50 years

August 1983 - July 1984

  • Still awaiting Government decisions on future funding, with vague talk of the Government wanting better and more socially relevant HE at a lower cost
  • The UGC argues for small subject groups/departments to be closed because they are not efficient, but the VC feels that universities should offer a wide range of programmes and defends decisions about the mix of subjects on offer staying with universities and not the Government. Sussex is vulnerable in this respect because of its interdisciplinarity and contextual teaching, and increasing Government focus on vocational degrees
  • There are similar worries about central intervention into research by demanding research strategies which might limit the type of research done. There is a need to find ways to work with the Government without universities being turned into factories
  • Institute of Cognitive and Information Services is established June 1984 with Professor Christopher Longuet-Higgins as Director
  • Sussex receives £4.8 million in research grants and contracts
  • CCE represents an expanding area of University activity with 4,700 students taking programmes – more than the entire full-time student body of the university, which is an increase of 12 per cent from the previous year. CCE is to be amalgamated with Education in order to secure finances and strengthen the field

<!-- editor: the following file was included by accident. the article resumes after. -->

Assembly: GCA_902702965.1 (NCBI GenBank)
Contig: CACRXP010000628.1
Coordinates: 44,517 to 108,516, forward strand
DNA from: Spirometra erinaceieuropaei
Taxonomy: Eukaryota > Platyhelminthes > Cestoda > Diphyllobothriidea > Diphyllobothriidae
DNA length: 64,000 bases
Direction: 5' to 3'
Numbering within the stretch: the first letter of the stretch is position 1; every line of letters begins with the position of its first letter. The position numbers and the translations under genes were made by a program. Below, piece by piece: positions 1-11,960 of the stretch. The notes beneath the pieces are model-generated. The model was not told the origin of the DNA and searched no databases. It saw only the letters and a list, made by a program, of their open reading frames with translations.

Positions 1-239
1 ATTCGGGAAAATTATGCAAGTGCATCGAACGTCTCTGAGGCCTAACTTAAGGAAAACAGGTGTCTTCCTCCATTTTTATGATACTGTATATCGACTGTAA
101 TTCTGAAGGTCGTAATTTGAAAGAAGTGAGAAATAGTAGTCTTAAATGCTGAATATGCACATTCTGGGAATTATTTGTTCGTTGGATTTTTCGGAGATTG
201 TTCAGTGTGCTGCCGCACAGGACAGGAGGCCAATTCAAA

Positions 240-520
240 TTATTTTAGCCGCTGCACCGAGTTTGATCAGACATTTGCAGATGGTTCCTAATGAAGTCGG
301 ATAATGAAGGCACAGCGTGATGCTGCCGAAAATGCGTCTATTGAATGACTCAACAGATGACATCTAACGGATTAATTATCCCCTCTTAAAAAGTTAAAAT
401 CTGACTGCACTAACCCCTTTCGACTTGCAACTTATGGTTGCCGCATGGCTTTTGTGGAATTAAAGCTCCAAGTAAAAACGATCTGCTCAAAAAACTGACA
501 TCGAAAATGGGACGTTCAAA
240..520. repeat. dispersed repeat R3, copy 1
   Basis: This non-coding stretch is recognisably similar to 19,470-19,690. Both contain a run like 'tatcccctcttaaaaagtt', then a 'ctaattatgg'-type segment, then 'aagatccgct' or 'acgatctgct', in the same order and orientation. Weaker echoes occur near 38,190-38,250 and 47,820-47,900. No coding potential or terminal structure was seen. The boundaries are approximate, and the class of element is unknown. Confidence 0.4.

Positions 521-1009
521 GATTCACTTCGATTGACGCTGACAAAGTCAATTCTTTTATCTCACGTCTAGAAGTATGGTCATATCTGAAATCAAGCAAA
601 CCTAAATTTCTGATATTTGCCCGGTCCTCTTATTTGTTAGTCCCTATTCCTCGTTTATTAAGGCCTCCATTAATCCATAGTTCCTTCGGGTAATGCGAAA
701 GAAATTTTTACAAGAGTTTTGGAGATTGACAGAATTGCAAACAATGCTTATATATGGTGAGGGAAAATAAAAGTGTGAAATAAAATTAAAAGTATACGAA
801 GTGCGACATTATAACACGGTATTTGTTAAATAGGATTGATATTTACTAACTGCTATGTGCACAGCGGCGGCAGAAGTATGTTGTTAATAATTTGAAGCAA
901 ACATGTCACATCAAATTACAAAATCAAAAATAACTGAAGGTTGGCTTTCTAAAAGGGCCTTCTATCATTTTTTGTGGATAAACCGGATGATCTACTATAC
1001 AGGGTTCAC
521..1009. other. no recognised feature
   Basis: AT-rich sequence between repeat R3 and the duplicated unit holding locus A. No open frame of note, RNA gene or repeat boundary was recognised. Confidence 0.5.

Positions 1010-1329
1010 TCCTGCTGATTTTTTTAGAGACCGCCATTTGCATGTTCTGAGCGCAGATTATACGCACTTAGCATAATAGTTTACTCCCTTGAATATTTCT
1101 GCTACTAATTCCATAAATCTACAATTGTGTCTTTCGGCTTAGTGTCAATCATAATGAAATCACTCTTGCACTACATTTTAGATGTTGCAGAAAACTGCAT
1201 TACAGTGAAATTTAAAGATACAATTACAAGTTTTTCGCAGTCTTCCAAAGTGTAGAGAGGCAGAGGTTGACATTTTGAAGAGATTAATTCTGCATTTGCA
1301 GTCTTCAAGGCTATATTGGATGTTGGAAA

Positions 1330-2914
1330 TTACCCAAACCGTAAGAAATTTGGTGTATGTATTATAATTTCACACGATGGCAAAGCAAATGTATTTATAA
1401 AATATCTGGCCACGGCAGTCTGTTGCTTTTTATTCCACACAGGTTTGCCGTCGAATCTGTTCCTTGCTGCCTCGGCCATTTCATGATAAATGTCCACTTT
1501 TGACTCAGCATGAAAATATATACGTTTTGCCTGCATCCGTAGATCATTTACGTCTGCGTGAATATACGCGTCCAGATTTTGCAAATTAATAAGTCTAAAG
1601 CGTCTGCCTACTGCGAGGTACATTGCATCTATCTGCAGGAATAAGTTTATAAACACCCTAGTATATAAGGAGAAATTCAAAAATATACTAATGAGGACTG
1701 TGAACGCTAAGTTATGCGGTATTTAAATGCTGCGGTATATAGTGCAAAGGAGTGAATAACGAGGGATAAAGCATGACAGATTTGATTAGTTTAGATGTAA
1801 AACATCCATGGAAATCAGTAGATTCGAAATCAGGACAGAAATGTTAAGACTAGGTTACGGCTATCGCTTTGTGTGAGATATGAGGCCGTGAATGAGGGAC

• An admissions video is made to improve the University's image, with Richard Attenborough as executive producer
  • New-style prospectus is launched
  • A higher level than usual of student intake for students and for the first time ever science bettered arts and social sciences
  • November 1984 the Government decides to abolish the minimum student maintenance grant and increase the scale of parental contribution; 'a blow to the aspirations of many young people'
  • There are beginning to be second-generation Sussex students as children follow parents

Student numbers

5,238 students: 3,566 undergraduates (3,556 full-time and 10 part-time students), 1,672 postgraduates (975 full-time, 297 part-time and 400 continuation)

Gender ratio

Full-time undergraduates

1,901 men: 1,655 women

Most women undergraduates in arts and social studies took English; the least took Human Sciences

Most men undergraduates in arts and social studies took Economics; the least took Religious Studies

Most women undergraduates in the sciences took Biology; the least took Electrical and Mechanical Engineering

Most men undergraduates in the sciences took Mathematics; the least took Applied Science with the Management of Science